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Regulators Announce Changes to Home Equity Lines of Credit

Updated: Jul 6


Last week, Canada’s banking regulator unveiled new rules that will govern how borrowers may use Home Equity Lines of Credit (HELOCs). The new guidelines unveiled by the Office of the Superintendent of Financial Institutions (OSFI) will affect readvanceable mortgages, specifically those where the outstanding balance is greater than a 65% loan-to-value (LTV). Readvanceable mortgages are those with two or more portions to the loan, including an amortizing portion and a revolving line of credit. OSFI refers to these products as “Combined Loan Plans,” or CLPs. “The most significant concern with these products is the readvanceability of credit above the 65% loan-to-value (LTV) limit,” OSFI said in its release. What’s changing? If you currently have a readvanceable mortgage, when you repay any principal, that money can sometimes be re-borrowed from the line of credit portion of the loan. But when OSFI’s new rules are fully implemented in 2023, any principal payments to your balance that’s above the 65% LTV threshold will go towards reducing the overall loan balance, and thus the readvanceable borrowing limit, until that limit reaches 65% LTV. The changes will also apply to reverse mortgages and residential mortgages with shared equity features. OSFI said the new rules will have no impact on borrower payments. The new rules will take effect on October 31 or December 31 for new borrowers, depending on the lender’s fiscal year-end. For existing HELOC borrowers, the change will take effect on their renewal date if it occurs after the dates noted above. In terms of the impact of these changes, loan balances above the 65% LTV threshold currently account for $204 billion of the $1.8 trillion in outstanding residential mortgages, according to OSFI. Overall, readvanceable mortgages comprised $737 billion of the market as of Q1 2022, according to Bank of Canada data. “Our expectations include lenders ensuring that all combined lending product borrowing above a 65% loan-to-value (LTV) limit will be amortizing and non-readvanceable,” OSFI head Peter Routledge wrote in a piece for the Financial Post. “In so doing, we lessen the fragility produced when borrowers sustain high LTV ratios beyond contractual amortization periods.” If you currently have or are in the market for a readvanceable mortgage and have any questions about how these changes might affect your borrowing needs, please give me a call.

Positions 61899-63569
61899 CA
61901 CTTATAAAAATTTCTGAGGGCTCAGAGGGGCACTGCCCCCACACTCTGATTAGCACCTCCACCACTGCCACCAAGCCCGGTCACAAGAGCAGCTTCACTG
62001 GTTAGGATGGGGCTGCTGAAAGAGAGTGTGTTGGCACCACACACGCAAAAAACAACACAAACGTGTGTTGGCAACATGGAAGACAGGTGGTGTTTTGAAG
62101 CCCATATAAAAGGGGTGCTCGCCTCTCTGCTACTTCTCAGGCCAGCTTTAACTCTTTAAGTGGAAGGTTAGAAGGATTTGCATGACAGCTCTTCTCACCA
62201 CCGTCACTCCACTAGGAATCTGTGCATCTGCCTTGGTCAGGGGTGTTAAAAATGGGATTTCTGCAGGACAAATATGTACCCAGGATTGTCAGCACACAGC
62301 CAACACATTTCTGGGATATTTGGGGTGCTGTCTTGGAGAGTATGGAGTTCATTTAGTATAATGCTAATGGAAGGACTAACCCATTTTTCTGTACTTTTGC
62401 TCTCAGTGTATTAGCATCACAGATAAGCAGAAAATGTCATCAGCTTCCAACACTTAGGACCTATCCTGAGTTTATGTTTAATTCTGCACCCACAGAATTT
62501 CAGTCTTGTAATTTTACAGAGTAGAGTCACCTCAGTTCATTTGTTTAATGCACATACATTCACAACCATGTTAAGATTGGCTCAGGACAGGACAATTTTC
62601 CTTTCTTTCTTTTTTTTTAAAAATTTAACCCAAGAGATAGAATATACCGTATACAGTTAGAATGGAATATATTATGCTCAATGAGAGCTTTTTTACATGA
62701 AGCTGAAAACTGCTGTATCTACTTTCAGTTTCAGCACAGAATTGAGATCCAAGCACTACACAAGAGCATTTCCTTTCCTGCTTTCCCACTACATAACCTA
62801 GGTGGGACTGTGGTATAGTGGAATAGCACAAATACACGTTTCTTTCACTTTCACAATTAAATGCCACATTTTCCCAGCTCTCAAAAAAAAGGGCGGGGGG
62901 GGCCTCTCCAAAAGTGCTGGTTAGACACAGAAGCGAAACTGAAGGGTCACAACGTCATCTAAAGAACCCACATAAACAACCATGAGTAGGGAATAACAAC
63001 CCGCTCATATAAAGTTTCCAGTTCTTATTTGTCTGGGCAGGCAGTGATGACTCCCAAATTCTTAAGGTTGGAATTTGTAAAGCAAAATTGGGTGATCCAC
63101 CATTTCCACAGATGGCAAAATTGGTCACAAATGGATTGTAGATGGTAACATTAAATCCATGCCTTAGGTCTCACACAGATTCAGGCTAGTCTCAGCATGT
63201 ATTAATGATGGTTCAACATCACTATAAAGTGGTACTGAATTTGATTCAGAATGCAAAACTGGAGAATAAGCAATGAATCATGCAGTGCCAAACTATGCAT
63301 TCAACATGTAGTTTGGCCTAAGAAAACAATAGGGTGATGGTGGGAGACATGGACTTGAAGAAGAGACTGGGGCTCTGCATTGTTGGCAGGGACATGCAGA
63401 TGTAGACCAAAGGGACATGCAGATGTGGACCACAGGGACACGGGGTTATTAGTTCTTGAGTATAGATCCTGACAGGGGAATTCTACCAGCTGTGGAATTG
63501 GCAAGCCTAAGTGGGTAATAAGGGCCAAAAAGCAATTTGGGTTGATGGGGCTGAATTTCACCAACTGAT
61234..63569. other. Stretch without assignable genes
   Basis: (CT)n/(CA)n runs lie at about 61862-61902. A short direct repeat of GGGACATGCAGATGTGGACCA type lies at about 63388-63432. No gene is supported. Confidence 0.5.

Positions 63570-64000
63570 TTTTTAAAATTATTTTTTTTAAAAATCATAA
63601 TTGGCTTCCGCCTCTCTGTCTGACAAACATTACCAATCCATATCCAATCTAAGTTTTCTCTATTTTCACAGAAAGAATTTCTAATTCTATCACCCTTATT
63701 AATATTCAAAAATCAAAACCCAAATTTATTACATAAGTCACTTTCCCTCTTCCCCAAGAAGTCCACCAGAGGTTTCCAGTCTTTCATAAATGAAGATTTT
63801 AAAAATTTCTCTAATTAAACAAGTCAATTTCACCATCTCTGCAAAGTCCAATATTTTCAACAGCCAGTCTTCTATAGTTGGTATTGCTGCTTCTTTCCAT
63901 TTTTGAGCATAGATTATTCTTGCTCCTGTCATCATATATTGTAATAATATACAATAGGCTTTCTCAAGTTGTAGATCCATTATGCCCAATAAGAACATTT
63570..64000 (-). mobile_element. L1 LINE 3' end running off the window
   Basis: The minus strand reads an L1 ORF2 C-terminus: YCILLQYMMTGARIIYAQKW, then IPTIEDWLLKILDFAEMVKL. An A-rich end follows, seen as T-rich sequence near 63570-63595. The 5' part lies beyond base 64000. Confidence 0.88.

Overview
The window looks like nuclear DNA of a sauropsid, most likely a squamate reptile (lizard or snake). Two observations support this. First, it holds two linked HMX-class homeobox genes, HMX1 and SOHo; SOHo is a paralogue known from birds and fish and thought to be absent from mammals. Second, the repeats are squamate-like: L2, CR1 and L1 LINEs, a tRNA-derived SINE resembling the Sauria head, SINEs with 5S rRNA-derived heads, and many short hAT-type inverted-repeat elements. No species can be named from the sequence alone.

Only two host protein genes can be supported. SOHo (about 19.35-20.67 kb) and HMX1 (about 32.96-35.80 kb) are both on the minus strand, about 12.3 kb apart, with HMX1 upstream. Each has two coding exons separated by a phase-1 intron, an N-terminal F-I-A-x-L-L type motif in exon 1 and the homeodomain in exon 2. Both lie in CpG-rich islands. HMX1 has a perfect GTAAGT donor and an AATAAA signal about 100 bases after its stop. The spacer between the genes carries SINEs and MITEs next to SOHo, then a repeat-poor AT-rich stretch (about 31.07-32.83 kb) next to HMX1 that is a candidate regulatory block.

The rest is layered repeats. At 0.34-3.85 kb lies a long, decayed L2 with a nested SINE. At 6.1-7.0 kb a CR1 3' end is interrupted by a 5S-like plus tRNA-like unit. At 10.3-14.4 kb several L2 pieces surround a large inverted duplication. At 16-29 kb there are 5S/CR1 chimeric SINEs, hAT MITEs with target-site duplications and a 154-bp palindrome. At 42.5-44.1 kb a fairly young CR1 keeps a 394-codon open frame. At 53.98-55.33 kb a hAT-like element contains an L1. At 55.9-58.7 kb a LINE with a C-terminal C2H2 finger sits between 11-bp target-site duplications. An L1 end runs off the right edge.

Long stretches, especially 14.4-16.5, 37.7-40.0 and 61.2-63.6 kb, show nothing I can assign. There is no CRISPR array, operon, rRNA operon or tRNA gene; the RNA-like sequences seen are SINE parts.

Thanks for reading!

Nikole Krupka-Rolof Mortgage Broker Edmonton

(780) 916-2492 brokeryeg.ca


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